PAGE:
A Will is an essential estate planning tool that sets out your wishes as to how your estate should be handled and distributed after your death. If you die without leaving a valid Will, you run the risk of your assets passing to beneficiaries that you may not want to inherit.
Why should I make a Will?
A Will leaves no doubt as to your intentions of how your estate should be administered after you die. You can clearly indicate your instructions regarding who you want to handle your affairs (your executor) and who you wish to inherit (beneficiaries).
For a relatively small sum, a Will can offer you and your family peace of mind. By making a will, you give yourself the best chance of making sure your assets go where you want them to. If you have family members or other people who are dependent upon you, you should ensure that they will be taken care of by making a Will.
What do I need to include in my Will?
At your appointment, your solicitor will ask for details of your assets and liabilities so that they can be properly dealt with in your Will. You should also consider the following:
- Appointing an executor – who will handle the administration of the estate?
- Who will be your beneficiaries?
- Do you wish to make specific gifts of any of your assets?
- Do you wish to place any restrictions on how your beneficiaries inherit (such as a minimum age requirement)?
Your solicitor will discuss other matters specific to your circumstances with you at the time of your appointment.
What happens if I die without making a Will? If you do not leave a Will, you run the risk of your assets not passing to those people you wish them to, particularly if you wish for your beneficiaries to be friends, charitable organisations, or other persons who are not part of your family.
The Succession Act sets out the eligible persons to inherit from an estate where there is no Will. If you have a spouse, usually all of your assets will pass to them. If you do not have a spouse, the order of eligible relatives is as follows:
- Uncles and aunts
People who are in blended families, who have de facto partners as well as a legal spouse (i.e. you have separated but not divorced and have a new partner) or who have children from different relationships are complex circumstances that follow differing rules.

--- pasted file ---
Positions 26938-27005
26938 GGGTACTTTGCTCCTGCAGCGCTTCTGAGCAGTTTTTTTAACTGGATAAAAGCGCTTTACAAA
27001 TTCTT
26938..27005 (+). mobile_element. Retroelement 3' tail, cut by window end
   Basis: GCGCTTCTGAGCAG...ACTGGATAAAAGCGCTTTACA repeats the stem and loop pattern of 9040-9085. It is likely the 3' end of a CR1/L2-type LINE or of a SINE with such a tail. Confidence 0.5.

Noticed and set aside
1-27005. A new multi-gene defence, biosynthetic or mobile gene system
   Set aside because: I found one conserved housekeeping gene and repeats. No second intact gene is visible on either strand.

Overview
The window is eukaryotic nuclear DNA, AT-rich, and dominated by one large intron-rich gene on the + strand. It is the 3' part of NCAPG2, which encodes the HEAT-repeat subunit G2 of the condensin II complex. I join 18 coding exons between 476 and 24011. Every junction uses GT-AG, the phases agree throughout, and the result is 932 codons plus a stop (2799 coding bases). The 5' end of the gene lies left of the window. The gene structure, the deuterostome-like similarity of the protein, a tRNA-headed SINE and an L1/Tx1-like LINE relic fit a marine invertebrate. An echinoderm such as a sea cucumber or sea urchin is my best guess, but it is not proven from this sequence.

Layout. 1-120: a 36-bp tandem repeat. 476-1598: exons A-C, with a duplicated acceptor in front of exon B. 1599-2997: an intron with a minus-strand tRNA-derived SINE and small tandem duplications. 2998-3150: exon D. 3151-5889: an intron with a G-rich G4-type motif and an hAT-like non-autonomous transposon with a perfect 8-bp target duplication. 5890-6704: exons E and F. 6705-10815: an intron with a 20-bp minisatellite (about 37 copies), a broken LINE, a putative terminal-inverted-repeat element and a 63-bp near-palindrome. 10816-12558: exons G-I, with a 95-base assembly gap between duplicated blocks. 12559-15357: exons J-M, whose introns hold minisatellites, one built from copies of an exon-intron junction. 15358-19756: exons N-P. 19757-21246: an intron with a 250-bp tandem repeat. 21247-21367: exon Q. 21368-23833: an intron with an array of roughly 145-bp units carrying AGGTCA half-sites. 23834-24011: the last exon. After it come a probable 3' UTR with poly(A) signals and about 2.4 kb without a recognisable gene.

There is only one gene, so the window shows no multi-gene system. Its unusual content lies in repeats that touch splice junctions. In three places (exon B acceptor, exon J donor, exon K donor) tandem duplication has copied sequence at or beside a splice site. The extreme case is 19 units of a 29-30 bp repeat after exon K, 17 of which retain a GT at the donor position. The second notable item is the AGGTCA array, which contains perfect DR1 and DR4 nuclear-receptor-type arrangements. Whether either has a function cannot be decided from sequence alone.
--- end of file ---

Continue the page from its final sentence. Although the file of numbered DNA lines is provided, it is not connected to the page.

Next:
If you die leaving no Will and no eligible relatives, your estate will pass to the State.
Generally speaking, there is more work involved for your family in finalising your estate if you do not leave a Will. Your family structure must be investigated and disclosed to the Court with supporting documentation supplied, as well as searches for a Will carried out. If you do not leave instructions or detailed records regarding your assets, your family will need to conduct searches to locate them also.
An estate where there is a Will is usually finalised faster than one without, and your executor will not need to go to the extra effort of locating eligible beneficiaries under the law.
Frequently Asked Questions
I have made a Will, but it is stored at another law firm. Can I have it transferred to Joplin Lawyers?
Absolutely! You are free to move your safe custody documents as you like.
I am an executor appointed under a Will. What do I need to do once the Will-maker has passed away?
An executor’s role is to obtain probate (if required), pay any debts of the estate and distribute the assets in accordance with the Will. You should make an appointment to see our estate planning solicitors within 6 months of the Will-maker’s death, as probate should be applied for within that time.
As above, if a Will is located at another law firm, and you wish to engage the services of Joplin Lawyers, you are free to do so.
How often should I update my Will?
Your will should be kept current. If your circumstances change: for example, by having children or separating from a long-term partner, you should update your Will to reflect those changes.
I’ve recently gotten married or divorced. Can this affect my Will?
Yes, it can. You should make an appointment to discuss the effects of marriage and divorce on your Will and consider updating the document.
What other estate planning documents should I have in addition to a Will?
The other important tools in estate planning are:
- Enduring Power of Attorney, which appoints another person to handle your legal and financial affairs during your lifetime and within certain situations;
- Appointment of Enduring Guardian, which appoints another person to make decisions regarding your health and lifestyle when you are unable to do so; and
- Advanced Health Directive, which outlines your wishes regarding end-of-life treatment and your wishes regarding life support.
If you would like to make a new Will, or update your current one, please contact our office to make an appointment. Joplin Lawyers offers discounted packages for singles and couples who also wish to make Powers of Attorney, Appointments of Enduring Guardians and Advanced Health Directives.